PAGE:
By one count, there are over 7,600 streets named “Main Street” in the United States. But there is only one that became the title of Nobel Prize winner Sinclair Lewis’ 1920 classic “Main Street”, and that’s the one in Sauk Centre, MN (alias “Gopher Prairie”), the writer’s hometown.
Main Street—the novel—is about a progressive and urbane woman from St. Paul, who moves with her husband to Gopher Prairie and becomes frustrated with the provincialism and lack of initiative of small-town life.
Main Street—the street—has three lanes, two parking lanes, and sidewalks. It is lined with stores and carries 10,700 vehicles per day at its intersection with Sinclair Lewis Avenue (!) at the center of town. In an ironic reversal from its literary role, it has also become ground zero for a forward-thinking initiative that has the potential to not just change life in Sauk Centre, but also on Main Streets across the state. Its only obstacle may be provincialism and lack of initiative in St. Paul.
In this modern-day retelling, the story would instead be titled “Minnesota Trunk Highway 71”, and the roles of both the sophisticates and the yokels would be played by different groups within the Minnesota Department of Transportation (MnDOT). The story would begin this summer, when MnDOT put in place a protected bike lane and some curb extensions on that literary street. Where the story goes from there depends on whether this demonstration becomes a footnote for the department’s engineers, or a foothold for a new way of doing the business of a DOT.
Safe Streets in Small Towns
The project in Sauk Centre is one of eight around the state that are being implemented by a group within the department focused on promoting walking. Like most of its peer departments around the country, MnDOT was once known as a ‘Department of Highways.’ Thinking about walking is an unfamiliar role for these agencies.
But walking is transportation, and whether it has always been aware of it, MnDOT’s choices on almost every project have had an impact on the ability of people to walk around.
With great frequency, that impact has been negative. In some cases, pedestrians are not accommodated at all in major transportation projects. When they have been, that accommodation has often been formulaic, with little thought given to critical issues for pedestrians like comfort or convenience. Even considerations of pedestrian safety, which theoretically should be in the wheelhouse of highway engineers, have all-too-often been compromised in favor of the agency’s longstanding primary goal of moving more cars more quickly.
Yet this harmful practice might be changing. The reconstruction of picturesque Trunk Highway 61 in Lake City offers some promising evidence. As it previously existed, this road (also known as Lakeshore Drive) carried four lanes of fast traffic straight through the city’s retail district. The people of Lake City decided that this didn’t suit their needs, and through their comprehensive plan, called for traffic calming. To its credit, MnDOT listened, and moved forward with a project that included a 4-3 lane conversion, medians, and larger bump-outs. The work was finished this summer.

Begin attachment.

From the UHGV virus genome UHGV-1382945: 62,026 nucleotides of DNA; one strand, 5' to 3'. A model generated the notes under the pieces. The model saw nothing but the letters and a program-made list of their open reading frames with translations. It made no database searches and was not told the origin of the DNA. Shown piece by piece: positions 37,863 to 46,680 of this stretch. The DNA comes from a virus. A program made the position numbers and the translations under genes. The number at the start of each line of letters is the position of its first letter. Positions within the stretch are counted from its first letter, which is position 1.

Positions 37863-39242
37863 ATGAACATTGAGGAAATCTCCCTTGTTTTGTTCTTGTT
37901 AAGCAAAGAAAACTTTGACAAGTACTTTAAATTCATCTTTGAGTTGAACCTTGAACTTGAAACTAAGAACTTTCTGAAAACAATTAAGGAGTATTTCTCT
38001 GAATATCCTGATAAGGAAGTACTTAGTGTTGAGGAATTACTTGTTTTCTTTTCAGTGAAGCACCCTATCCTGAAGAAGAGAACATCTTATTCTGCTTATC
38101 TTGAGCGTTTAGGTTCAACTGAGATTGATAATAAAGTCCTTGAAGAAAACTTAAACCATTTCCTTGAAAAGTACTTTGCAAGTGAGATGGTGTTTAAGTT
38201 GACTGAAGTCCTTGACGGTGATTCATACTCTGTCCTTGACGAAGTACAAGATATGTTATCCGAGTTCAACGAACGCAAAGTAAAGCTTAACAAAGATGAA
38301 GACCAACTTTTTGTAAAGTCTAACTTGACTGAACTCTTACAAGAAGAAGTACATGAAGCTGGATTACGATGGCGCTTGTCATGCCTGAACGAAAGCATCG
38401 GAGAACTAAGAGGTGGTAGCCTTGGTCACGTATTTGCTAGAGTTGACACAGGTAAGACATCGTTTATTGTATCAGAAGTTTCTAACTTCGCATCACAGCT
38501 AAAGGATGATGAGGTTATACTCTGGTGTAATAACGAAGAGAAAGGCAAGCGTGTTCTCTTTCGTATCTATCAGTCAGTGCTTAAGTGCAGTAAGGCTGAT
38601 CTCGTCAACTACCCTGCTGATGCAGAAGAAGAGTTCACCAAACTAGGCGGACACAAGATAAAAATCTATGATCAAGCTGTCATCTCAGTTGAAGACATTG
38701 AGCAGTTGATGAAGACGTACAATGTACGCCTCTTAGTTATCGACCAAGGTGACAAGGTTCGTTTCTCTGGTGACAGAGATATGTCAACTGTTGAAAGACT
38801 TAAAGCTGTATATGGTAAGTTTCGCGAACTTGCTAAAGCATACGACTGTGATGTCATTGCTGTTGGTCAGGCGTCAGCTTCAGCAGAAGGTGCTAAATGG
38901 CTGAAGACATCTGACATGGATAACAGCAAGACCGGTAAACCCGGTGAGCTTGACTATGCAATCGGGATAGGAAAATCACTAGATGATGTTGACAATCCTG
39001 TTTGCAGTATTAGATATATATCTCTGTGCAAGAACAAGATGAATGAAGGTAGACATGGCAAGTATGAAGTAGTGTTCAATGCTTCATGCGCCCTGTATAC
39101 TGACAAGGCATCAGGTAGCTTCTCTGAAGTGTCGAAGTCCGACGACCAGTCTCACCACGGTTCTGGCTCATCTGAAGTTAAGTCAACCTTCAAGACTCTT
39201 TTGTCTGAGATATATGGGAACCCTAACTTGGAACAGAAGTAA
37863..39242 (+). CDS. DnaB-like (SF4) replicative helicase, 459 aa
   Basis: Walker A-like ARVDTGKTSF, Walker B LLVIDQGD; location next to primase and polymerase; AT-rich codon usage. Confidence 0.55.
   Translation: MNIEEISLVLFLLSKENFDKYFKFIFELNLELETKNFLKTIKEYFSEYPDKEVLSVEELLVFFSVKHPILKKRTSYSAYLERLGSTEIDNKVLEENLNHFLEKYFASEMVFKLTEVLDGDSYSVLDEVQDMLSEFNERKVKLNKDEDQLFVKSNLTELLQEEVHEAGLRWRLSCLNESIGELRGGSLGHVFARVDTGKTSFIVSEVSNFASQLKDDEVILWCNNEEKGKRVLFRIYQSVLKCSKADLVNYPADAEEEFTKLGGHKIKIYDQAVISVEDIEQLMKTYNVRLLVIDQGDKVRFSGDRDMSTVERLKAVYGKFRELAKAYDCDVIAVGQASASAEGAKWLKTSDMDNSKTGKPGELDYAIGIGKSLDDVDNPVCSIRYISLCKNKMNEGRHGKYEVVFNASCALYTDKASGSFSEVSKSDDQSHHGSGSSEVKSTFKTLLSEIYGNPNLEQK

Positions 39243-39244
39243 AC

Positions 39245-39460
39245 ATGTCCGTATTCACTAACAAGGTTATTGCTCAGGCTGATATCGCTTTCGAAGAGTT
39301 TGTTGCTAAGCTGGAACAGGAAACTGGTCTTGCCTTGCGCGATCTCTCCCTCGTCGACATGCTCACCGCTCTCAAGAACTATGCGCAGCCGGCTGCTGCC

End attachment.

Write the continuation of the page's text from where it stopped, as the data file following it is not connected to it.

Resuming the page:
An even more involved project is underway in the Iron Range town of Biwabik, which is built around Trunk Highway 135. This small-town strip (also known as Main Street) has two lanes of traffic and two little-used parking lanes that make the road seem far wider, with shops, restaurants, bars, and civic buildings on both sides. It’s a thoughtless design, and MnDOT’s reconstruction project is implementing a far more thoughtful approach. The new Main Street will feature landscaped medians at both ends of the town, widened crosswalks, and bump-outs. Construction will be complete next year.
The root of MnDOT’s more-promising recent work is the agency’s Complete Streets policy, which germinated from a direction passed by the state legislature in 2010. This policy calls for the needs of all road users to be considered and documented as a part of every project. But noticing these needs and actually acting on them—actually fulfilling them—are two different things. Pedestrians and bicyclists, more than drivers, are especially sensitive to issues of comfort, convenience, and safety. The details matter. It’s entirely possible to “consider” them in a way that is not much better than no consideration at all.
Think Global, Act Local
Taken project by project, these issues seem small. But collectively they matter more than the sum of their parts. Minnesota’s state highway system carries 57.5% of all vehicle miles traveled (VMT) in the state. It reaches just about every town and city, often passing straight through their cores (as in Sauk Centre). The right-of-way controlled by MnDOT is of central importance to just about every community and the state as a whole.
It’s also of critical importance to Minnesota’s efforts to mitigate climate change. Transportation is the state’s largest source of greenhouse gas emissions, and the volume of these emissions is closely correlated with the amount of VMT. These facilities are entirely within the control of MnDOT and whether emissions and VMT go up or down is a conscious choice that the agency’s leadership and staff make.